Hierarchical Clustering

In this notebook, I use sklearn to conduct hierarchical clustering on the Iris dataset which contains 4 dimensions/attributes and 150 samples. Each sample is labeled as one of the three type of Iris flowers.

Load the Iris Dataset

from sklearn import datasets

iris = datasets.load_iris()


iris.data contains the features; iris.target contains the labels.

iris.data[45:55]

array([[4.8, 3. , 1.4, 0.3],
[5.1, 3.8, 1.6, 0.2],
[4.6, 3.2, 1.4, 0.2],
[5.3, 3.7, 1.5, 0.2],
[5. , 3.3, 1.4, 0.2],
[7. , 3.2, 4.7, 1.4],
[6.4, 3.2, 4.5, 1.5],
[6.9, 3.1, 4.9, 1.5],
[5.5, 2.3, 4. , 1.3],
[6.5, 2.8, 4.6, 1.5]])

iris.target[45:55]

array([0, 0, 0, 0, 0, 1, 1, 1, 1, 1])

import pandas as pd

df = (pd.DataFrame(iris.data))
df.describe()


0 1 2 3
count 150.000000 150.000000 150.000000 150.000000
mean 5.843333 3.057333 3.758000 1.199333
std 0.828066 0.435866 1.765298 0.762238
min 4.300000 2.000000 1.000000 0.100000
25% 5.100000 2.800000 1.600000 0.300000
50% 5.800000 3.000000 4.350000 1.300000
75% 6.400000 3.300000 5.100000 1.800000
max 7.900000 4.400000 6.900000 2.500000

Perform Clustering

Use sklearn’s AgglomerativeClustering to conduct the heirarchical clustering

Ward is the default linkage algorithm

from sklearn.cluster import AgglomerativeClustering

ward = AgglomerativeClustering(n_clusters=3)
ward_pred = ward.fit_predict(iris.data)


Also use: complete, average, single

complete = AgglomerativeClustering(n_clusters=3,
linkage='complete')
complete_pred = complete.fit_predict(iris.data)

single = AgglomerativeClustering(n_clusters=3,
linkage='single')
single_pred = single.fit_predict(iris.data)

average = AgglomerativeClustering(n_clusters=3,
linkage='average')
average_pred = average.fit_predict(iris.data)


To determine which clustering result best matches the original labels, use adjusted_rand_score, an external cluster validation index that results in a score between -1 and 1. 1 indicates the clsuters are identical (regardless of specific label).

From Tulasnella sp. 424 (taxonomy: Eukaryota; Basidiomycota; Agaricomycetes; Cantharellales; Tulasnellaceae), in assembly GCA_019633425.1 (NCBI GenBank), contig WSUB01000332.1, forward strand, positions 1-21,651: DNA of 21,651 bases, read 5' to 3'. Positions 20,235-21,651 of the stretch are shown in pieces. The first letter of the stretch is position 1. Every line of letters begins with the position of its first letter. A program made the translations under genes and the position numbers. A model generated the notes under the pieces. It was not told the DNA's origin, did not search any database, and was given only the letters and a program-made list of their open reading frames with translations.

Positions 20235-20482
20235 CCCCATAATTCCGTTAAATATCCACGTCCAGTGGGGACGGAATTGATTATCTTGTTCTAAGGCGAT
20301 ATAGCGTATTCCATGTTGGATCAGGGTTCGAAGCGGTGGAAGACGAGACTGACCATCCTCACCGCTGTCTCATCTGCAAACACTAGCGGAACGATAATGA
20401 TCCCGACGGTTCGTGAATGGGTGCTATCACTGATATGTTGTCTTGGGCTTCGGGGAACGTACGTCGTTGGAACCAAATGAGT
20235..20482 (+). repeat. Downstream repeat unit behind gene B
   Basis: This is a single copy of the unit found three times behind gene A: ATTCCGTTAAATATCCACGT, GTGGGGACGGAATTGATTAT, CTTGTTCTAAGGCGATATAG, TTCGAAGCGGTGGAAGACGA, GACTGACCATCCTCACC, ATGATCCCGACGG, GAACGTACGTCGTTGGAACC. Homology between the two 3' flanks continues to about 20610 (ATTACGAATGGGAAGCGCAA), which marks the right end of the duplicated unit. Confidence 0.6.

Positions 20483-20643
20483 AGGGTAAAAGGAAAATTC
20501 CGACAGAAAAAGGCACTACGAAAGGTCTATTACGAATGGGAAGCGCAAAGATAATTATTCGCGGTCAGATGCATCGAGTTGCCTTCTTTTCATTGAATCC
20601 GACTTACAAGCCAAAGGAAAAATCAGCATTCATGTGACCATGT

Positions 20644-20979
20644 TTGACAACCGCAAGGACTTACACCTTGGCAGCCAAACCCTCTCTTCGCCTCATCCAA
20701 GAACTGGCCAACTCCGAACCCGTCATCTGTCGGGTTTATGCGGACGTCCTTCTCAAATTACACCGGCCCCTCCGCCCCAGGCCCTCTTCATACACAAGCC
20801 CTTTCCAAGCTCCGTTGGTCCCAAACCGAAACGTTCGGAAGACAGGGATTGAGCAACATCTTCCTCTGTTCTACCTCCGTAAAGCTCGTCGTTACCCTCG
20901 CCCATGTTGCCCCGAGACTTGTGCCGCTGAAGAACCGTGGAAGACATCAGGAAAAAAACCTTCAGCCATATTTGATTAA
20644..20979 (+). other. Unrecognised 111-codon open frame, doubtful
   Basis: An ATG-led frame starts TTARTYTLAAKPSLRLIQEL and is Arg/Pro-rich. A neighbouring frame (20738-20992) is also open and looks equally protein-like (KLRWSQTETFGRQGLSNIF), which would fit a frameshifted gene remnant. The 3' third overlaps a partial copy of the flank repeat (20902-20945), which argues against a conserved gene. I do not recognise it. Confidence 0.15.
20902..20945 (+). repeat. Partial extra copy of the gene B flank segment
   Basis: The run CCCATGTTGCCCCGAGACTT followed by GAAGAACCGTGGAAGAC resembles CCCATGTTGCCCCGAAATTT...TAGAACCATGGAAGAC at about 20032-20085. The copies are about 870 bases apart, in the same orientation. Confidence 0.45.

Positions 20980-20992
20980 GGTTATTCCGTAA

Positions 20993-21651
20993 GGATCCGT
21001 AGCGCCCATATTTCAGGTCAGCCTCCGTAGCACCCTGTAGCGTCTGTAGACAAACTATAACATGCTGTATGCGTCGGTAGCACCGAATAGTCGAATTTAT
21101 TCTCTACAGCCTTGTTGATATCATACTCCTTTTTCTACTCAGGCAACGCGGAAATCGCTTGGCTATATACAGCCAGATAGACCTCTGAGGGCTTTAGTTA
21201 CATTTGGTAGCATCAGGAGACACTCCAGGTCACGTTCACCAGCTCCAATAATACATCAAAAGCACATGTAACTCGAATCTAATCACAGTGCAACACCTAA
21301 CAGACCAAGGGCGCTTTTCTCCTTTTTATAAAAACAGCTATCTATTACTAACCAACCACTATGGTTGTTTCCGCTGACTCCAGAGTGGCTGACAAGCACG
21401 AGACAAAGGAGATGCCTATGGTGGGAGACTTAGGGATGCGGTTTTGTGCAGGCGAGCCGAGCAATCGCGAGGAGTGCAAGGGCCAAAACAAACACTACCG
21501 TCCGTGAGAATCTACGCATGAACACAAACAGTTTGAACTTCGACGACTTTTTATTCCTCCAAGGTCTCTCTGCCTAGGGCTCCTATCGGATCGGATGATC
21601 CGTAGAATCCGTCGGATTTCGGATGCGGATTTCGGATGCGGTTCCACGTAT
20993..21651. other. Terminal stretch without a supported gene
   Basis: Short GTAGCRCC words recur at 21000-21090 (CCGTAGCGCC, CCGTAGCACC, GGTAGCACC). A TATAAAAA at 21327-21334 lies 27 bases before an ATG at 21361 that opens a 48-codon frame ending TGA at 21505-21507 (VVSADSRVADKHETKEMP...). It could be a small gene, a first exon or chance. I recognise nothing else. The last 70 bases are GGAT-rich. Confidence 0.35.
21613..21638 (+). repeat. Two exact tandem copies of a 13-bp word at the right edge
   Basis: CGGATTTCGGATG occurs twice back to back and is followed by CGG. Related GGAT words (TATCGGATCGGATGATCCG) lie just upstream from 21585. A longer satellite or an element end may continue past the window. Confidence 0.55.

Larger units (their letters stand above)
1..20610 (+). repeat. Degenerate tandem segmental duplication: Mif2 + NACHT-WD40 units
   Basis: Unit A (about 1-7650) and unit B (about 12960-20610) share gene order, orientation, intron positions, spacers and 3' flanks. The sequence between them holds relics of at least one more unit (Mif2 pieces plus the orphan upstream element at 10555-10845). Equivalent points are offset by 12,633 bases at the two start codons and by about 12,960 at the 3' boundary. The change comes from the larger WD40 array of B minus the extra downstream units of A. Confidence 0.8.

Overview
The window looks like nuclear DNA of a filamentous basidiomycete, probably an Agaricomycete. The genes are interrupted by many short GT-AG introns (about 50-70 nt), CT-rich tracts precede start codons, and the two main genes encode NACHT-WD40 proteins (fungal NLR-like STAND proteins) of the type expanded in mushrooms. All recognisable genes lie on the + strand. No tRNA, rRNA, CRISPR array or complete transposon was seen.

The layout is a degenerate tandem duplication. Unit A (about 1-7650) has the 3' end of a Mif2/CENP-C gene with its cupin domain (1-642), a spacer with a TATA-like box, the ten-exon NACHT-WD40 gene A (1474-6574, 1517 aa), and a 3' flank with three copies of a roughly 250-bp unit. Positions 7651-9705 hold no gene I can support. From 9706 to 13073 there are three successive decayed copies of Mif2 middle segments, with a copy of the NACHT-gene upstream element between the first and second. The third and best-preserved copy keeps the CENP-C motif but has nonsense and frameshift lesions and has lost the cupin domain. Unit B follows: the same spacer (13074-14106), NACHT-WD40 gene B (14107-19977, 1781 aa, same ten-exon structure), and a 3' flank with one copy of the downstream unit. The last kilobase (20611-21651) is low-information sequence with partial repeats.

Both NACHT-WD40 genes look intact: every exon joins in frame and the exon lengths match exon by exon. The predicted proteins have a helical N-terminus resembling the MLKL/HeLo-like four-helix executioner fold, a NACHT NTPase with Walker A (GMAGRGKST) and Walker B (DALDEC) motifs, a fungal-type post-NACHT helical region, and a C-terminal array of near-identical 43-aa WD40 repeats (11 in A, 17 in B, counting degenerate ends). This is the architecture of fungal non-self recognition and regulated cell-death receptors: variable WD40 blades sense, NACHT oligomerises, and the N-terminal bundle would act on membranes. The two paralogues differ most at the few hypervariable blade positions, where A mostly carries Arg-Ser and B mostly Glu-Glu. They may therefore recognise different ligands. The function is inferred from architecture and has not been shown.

from sklearn.metrics import adjusted_rand_score

ward_ar_score = adjusted_rand_score(iris.target, ward_pred)
complete_ar_score = adjusted_rand_score(iris.target, complete_pred)
single_ar_score = adjusted_rand_score(iris.target, single_pred)
average_ar_score = adjusted_rand_score(iris.target, average_pred)

print("Ward       {:2.1%}".format(ward_ar_score),
"\nComplete   {:2.1%}".format(complete_ar_score),
"\nAverage    {:2.1%}".format(average_ar_score),
"\nSingle     {:2.1%}".format(single_ar_score))

Ward       73.1%
Complete   64.2%
Average    75.9%
Single     56.4%


The Effect of Normalization on Clustering

The fourth column has smaller values than the rest of the columns, so its variance currently counts for less in the clustering process. By normalizing the dataset so that each dimension lies between 0 and 1, they will have equal weight. This done by subtracting the minimum from each column then dividing the difference by the range.

df.describe()


0 1 2 3
count 150.000000 150.000000 150.000000 150.000000